---Micro$oft Wins 'Tabbed Browsing' Patent---

Discussion in 'Computer Support' started by skfghfjh, Sep 13, 2004.

  1. skfghfjh

    skfghfjh Guest

    skfghfjh, Sep 13, 2004
    #1
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  2. skfghfjh

    Sylvia Else Guest

    Sylvia Else, Sep 13, 2004
    #2
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  3. I'm trying to think back that far.... but I'm fairly certain that Mosaic and
    Netscape both tabbed through links before IE was even invented. I'm about
    99% sure that Linx has always done it. I don't think it will hold up.

    --
    -Mike
    The Shareware Junction Network

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    Shareware Junction, Sep 13, 2004
    #3
  4. If patenting shit that's been around for years is innovation, then their
    *other* very recent patent for the *doubleclick* showed "innovation".
     
    Blinky the Shark, Sep 13, 2004
    #4
  5. skfghfjh

    Andrew Guest

    That is rediculous. How can they patent something as simple as that.

    I don't think patents should be allowed after the invention has started
    being used by others. You should patent it and then release it to the
    world.

    I'm going to patent puting one foot in front of the other and call it
    "walking".
    Just as a defence of course in case they try to sue me for it later ;-)
     
    Andrew, Sep 13, 2004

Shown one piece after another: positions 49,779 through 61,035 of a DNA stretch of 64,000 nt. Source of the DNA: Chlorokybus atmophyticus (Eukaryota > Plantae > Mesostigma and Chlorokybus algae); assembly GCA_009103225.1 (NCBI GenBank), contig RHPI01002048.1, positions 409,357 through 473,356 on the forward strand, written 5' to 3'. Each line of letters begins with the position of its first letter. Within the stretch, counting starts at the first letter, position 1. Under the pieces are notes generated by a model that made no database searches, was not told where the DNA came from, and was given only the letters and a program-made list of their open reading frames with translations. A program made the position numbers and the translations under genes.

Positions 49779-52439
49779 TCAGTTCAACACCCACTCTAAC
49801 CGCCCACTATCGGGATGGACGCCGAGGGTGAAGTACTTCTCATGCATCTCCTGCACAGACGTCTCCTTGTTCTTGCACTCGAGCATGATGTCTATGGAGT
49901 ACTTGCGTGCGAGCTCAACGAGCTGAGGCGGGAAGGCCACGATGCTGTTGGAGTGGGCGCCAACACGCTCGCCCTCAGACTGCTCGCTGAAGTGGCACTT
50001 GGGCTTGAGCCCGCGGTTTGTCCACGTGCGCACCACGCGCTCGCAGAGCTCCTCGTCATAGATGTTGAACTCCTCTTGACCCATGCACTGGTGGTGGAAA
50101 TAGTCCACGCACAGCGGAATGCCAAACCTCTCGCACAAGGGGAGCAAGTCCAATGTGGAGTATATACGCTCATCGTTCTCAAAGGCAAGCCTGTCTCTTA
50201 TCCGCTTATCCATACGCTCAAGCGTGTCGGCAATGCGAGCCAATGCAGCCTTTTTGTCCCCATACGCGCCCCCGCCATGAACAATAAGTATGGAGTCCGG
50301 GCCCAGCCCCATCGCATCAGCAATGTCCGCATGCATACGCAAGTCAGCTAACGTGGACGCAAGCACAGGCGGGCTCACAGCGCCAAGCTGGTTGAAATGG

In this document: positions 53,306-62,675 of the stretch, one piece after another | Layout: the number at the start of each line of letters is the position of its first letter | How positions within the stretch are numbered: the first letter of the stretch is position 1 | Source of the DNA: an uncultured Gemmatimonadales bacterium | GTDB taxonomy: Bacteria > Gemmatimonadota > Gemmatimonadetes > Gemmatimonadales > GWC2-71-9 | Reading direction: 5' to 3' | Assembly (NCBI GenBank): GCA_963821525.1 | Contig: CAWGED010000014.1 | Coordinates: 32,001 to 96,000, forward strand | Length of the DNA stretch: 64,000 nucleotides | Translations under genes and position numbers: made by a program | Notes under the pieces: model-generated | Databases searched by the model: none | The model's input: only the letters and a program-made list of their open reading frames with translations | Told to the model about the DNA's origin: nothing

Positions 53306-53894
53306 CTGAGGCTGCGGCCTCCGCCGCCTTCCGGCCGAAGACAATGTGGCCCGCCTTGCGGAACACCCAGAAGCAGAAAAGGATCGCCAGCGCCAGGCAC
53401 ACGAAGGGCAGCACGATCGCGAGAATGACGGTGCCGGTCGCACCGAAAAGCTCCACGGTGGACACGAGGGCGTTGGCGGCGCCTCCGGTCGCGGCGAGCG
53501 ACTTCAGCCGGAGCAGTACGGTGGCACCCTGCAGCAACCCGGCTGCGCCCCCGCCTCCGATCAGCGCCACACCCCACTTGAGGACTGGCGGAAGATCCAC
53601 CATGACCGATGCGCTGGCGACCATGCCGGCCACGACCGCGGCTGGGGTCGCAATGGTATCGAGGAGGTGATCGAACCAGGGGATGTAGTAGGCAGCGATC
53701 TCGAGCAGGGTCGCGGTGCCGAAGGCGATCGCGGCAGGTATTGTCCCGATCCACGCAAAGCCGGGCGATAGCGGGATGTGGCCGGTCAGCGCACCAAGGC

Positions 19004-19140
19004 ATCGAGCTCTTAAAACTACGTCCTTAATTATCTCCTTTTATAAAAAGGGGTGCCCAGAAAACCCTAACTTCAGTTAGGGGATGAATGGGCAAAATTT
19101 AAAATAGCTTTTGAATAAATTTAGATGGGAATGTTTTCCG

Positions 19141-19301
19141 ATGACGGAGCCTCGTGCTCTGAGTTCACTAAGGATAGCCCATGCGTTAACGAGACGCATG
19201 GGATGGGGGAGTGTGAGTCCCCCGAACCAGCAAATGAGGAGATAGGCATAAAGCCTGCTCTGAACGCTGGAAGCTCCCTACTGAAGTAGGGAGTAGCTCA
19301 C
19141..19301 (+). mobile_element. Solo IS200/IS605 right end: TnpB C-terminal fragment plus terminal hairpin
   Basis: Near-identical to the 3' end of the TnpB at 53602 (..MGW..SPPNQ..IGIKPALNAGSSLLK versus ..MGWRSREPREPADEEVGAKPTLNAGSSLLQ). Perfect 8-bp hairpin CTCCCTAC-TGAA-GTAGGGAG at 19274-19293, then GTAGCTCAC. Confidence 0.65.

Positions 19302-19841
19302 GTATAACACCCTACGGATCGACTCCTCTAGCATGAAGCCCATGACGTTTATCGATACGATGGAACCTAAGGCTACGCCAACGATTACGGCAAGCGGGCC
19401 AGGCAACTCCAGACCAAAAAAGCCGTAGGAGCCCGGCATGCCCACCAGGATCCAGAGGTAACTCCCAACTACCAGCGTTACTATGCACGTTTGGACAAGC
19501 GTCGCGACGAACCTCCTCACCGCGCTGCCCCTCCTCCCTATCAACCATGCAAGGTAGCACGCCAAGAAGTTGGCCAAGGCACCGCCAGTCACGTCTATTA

#5
  6. skfghfjh

    Sylvia Else Guest

    It isn't, but this patent was filed in 1997.

    Still, the real problem is that the Patent Office persists it granting
    patents on things that are blindingly obvious, simply because the
    language used tends to make them seem less so.

    Somewhere in there, there's supposedly a patent on an ordinary garden
    swing, obtained by a Pattent Attorney (rich, presumably) as an
    instructional exercise for his son.

    Sylvia.
     
    Sylvia Else, Sep 13, 2004
    #6
  7. skfghfjh

    Jim Berwick Guest

    I really doubt this would hold up in court, as I believe Mosiac did
    tabbing, and I'm positive that Lynx did tabbing before 1997 also.
     
    Jim Berwick, Sep 13, 2004
    #7
  8. There are many software based patents that would not stand up to any
    objective test.
     
    Howard Kaikow, Sep 13, 2004
    #8
  9. skfghfjh

    John Corliss Guest

    It is to wonder why they bother doing it. I guess it's to make others
    avoid using a feature out of fear that they'll get sued in the future.
    This would make competing software that backs down operate at a
    disadvantage. The trick probably works too, especially after the
    trashy Caldera-Linux lawsuit putting everybody on edge.

    And we move one step closer to total anarchy.
     
    John Corliss, Sep 13, 2004
    #9
  10. skfghfjh

    Joel Rubin Guest

    Is that like the situation in the Hitch Hiker's Guide to the Galaxy
    where the HHGG was sued for copying the back of a breakfast cereal
    box, they went back in time, copyrighted it, and then sued the
    breakfast cereal company for violating their copyright?

    (By the way, BBCR4 is going to bring out a new HHGG series next week
    and it will be available in RealAudio, both at broadcast time and on
    demand. I believe KCRW.ORG near Los Angeles still has all the old
    series on demand.)
     
    Joel Rubin, Sep 13, 2004
    #10
  11. skfghfjh

    Predator Guest

    more likely to prevent a small company that holds the patent to use them. I
    don't think you've heard of the EOLAS patent case, basically they sued
    microsoft for half a billion dollars for something simple as downloading and
    executing a control from a webpage (yes that was the patent). And they won.
    Microsoft is appealing right now but ever since that time they've been on a
    patent shopping spree patenting every little thing they can find.